Posts Tagged ‘Language’

One Cʘsmos: Why Are People Such Assouls?

February 17, 2012

I thought I invented a new word with unique spelling today (Feb 17, 2012).  “Assholyishness” note the ‘y.’ It is quite possible this blog beat me to the punch. So, disappointing.

One Cʘsmos: Why Are People Such Assouls?.

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If You’re Fat, Broke, and Smoking, Blame Language | Motherboard

February 9, 2012

We Americans tend to spend more, save less, and carry more than a few extra pounds as compared to the rest of the world. We’re not alone; the Greeks, for one, have similar traits. Meanwhile, folks like the Germans are fitter, thriftier, and save more for retirement. The Chinese blow us away when it comes to saving money, and their savings rate continues to surge. What’s the deal? It’s long been acknowledged that some groups are better at focusing on the future than others, but explanations are usually based around a mix of history, culture, and psychology. But could it be language’s fault?

That’s the argument posed by this wonderful conversation-inducing paper (PDF) written by M. Keith Chen at Yale. Chen posits that the differences between cultures’ approaches to savings, health, and other long-term issues are rooted in grammar and syntax. In essence, he says that some groups don’t care about having an empty IRA and smoking a pack a day because the way they talk makes the future seem far enough off to ignore.

David Berreby at Big Think breaks it down well:

Being clear about the timing of your topic turns out to be one of the areas where grammars differ. Some tongues, including English, are strong future-time-reference, or FTR, languages: If Chen, a professor at Yale’s School of Management, wants to say he can’t meet you tomorrow because he has a seminar, he has to say “I am going to listen to a seminar.” On the other hand, others are weak FTR languages. In Mandarin, Chen would say wo qu ting ji angzuo (“I go listen seminar,” where “go” just means that he’s heading over, nothing to do with when).

The issue is not that English speakers don’t realize that the future exists. But because strong-FTR languages like English or Spanish make a greater distinction between the present and the future, we may be more likely to ignore long-term consequences and trends. But for a weak-FTR language, like German or Finnish, may make speakers feel like the future is more immediate.

Chen’s data are pretty striking. Based on info from various world reports, he found that weak-FTR speakers saved 170,000 more euros on average than strong-FTR speakers. Those weak-FTR folks were also 13 percent less likely to be obese, 24 percent less likely to smoke heavily, and 29 percent more likely to exercise regularly. The trends are noticeable at the national level too: Chen found that countries with weak-FTR languages saved six percent more of their GDP on average than countries with strong-FTR languages.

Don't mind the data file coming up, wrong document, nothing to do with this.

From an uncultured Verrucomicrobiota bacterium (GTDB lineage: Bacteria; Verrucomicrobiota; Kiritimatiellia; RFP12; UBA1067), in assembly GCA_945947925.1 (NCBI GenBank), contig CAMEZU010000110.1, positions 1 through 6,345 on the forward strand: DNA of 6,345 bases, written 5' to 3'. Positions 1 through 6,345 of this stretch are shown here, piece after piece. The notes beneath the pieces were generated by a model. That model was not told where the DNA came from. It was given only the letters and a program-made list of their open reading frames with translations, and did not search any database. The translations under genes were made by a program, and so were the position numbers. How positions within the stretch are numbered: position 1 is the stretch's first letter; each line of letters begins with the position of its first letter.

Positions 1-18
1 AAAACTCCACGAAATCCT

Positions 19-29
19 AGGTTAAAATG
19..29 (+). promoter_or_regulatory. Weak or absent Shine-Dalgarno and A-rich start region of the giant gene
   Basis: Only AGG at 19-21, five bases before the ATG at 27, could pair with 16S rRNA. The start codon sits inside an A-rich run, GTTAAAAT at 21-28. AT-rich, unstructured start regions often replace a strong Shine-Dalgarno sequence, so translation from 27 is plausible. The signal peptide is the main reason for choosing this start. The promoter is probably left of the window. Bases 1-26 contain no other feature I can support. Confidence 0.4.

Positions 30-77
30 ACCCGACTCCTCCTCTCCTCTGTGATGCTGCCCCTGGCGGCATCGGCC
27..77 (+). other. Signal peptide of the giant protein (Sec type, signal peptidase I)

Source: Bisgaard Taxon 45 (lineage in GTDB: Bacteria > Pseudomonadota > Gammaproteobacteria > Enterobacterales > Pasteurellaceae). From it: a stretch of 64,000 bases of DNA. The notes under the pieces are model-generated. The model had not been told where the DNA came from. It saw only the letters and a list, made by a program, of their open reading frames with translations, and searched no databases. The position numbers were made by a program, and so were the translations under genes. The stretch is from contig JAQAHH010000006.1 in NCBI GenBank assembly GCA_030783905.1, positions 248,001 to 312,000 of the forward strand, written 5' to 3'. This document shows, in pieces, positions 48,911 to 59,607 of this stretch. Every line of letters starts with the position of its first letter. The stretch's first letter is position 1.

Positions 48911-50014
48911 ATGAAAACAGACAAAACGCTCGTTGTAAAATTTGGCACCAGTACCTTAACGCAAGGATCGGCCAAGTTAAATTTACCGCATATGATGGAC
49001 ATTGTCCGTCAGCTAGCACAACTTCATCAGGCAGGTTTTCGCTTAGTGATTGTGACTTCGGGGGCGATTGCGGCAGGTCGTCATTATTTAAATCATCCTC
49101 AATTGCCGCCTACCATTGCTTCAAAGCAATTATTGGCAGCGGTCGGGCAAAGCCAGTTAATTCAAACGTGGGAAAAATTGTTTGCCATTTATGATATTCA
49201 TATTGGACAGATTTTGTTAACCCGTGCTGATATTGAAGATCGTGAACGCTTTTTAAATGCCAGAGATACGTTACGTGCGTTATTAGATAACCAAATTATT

Of course, hopefully at least of few of you are thinking “correlation doesn’t equal causation” right now, and you’d be right. It’s tough to tell whether the way a language’s syntax references the future actually affects how people respond to that future.

The premise that how we speak determines how we think is not a new one: previous studies have examined how language correlates with spatial and color perception. But, as Chen notes, the idea has been mostly dismissed by linguists like Noam Chomsky and Steven Pinker, who argue that humans have an innate set of mechanisms for learning language, constraining all human languages to conform with a “universal grammar,” and making it hard for differences in language structure to affect cognition. “There is no scientific evidence that languages dramatically shape their speakers’ ways of thinking,” concluded Pinker.

The language differences could certainly be a result of broader historical or cultural trends. Hell, it could be that peoples culturally or historically predisposed to spending cash, refusing to save, and eating terribly like they don’t give a damn about the future would build their language around trying to put off the reality of the future as best as possible.

But the study offers a different look at how us humans are continually shaped and affected by language and culture at large, and provides some interesting food for thought. When I say a cheeseburger and a pint sound really good, perhaps I’m being more literal than I think I am.

via If You’re Fat, Broke, and Smoking, Blame Language | Motherboard.